Isaiah had it right. When he saw the glory of God he immediately humbled himself before the Lord and agreed with God about the sinful nature of himself and other human beings (Rom 5:12-19; 1 Co 15:21-22, 42-49; Rom 3:23). He confessed his sin to the Lord in all humility and reverence toward God. He did not feel at all worthy of God or deserving at all of God’s grace.
He was not at all nonchalant about his encounter with a holy and righteous God. For no one was telling him that God had this mushy-gushy kind of love for him and that if he would just “pray the prayer” that he could now be forgiven all his sins (past, present, and future), and that heaven would now be guaranteed him, no matter how he lived from that moment forward.
He prostrated himself before God fully acknowledging his own sinfulness and how lost he was without God. He grieved over his sin. And he bowed before the Lord in full humility and expected nothing from God in return. And he placed his life on the mercy seat of God, not looking for some quick fix or some free ride to heaven, but in full worship of God and in awe of him.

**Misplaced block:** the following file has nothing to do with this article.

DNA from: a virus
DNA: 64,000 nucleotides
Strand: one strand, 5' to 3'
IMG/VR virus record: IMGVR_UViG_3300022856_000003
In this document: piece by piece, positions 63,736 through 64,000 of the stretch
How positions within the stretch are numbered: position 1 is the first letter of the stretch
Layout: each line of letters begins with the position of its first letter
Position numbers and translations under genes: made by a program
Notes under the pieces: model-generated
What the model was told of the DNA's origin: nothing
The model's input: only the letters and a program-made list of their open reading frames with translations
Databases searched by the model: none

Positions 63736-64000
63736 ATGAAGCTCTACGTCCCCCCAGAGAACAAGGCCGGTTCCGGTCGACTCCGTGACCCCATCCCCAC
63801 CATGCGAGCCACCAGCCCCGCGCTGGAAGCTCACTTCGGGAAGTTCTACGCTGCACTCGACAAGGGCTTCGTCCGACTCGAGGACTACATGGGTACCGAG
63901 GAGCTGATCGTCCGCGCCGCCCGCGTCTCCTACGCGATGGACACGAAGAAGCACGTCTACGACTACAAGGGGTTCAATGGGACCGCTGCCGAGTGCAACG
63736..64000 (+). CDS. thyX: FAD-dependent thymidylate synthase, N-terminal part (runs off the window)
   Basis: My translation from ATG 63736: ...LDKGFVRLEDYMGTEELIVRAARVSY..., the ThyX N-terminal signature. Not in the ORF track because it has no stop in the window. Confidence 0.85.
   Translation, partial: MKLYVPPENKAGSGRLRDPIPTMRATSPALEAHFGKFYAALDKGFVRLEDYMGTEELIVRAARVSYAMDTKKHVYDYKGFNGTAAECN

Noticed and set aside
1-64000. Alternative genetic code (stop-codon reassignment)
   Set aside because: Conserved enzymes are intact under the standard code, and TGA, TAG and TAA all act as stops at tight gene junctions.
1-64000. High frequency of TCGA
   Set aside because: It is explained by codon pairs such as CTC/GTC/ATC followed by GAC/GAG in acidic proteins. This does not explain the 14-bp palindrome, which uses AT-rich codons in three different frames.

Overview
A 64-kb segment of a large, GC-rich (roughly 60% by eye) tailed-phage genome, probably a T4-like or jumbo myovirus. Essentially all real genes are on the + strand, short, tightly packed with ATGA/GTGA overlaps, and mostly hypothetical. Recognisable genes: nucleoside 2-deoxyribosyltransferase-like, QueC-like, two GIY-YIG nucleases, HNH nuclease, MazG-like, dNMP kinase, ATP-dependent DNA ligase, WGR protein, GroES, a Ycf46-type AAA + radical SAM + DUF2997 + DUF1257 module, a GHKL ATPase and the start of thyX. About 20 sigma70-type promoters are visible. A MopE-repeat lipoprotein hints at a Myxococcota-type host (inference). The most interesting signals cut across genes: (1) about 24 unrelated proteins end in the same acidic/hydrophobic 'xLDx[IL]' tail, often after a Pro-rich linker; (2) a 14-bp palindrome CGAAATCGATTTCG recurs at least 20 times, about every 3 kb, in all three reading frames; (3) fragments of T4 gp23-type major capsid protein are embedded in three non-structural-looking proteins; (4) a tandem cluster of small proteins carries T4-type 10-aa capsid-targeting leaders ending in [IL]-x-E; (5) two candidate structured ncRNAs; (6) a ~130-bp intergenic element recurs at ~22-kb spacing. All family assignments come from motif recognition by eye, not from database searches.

Isaiah 6:6-7 ESV
“Then one of the seraphim flew to me, having in his hand a burning coal that he had taken with tongs from the altar. And he touched my mouth and said: ‘Behold, this has touched your lips; your guilt is taken away, and your sin atoned for.’”
Because Isaiah feared the Lord, and he honored him as the Holy God that he is, and because he agreed with God with regard to his own sinfulness and regarding his own unworthiness to even be in the presence of such a holy God, God forgave him his sins, his guilt was taken away, and his sin was atoned for because he had the correct heart response to God.
For he was truly repentant over his sin. And he had the proper fear of God. And that was evident then by how he lived his life in the fear of the Lord and in obedience to the Lord’s commands, and in obeying the calling that God had on his life. He surrendered his heart and life to the Lord in that moment and had no thought of himself or what he could get from God.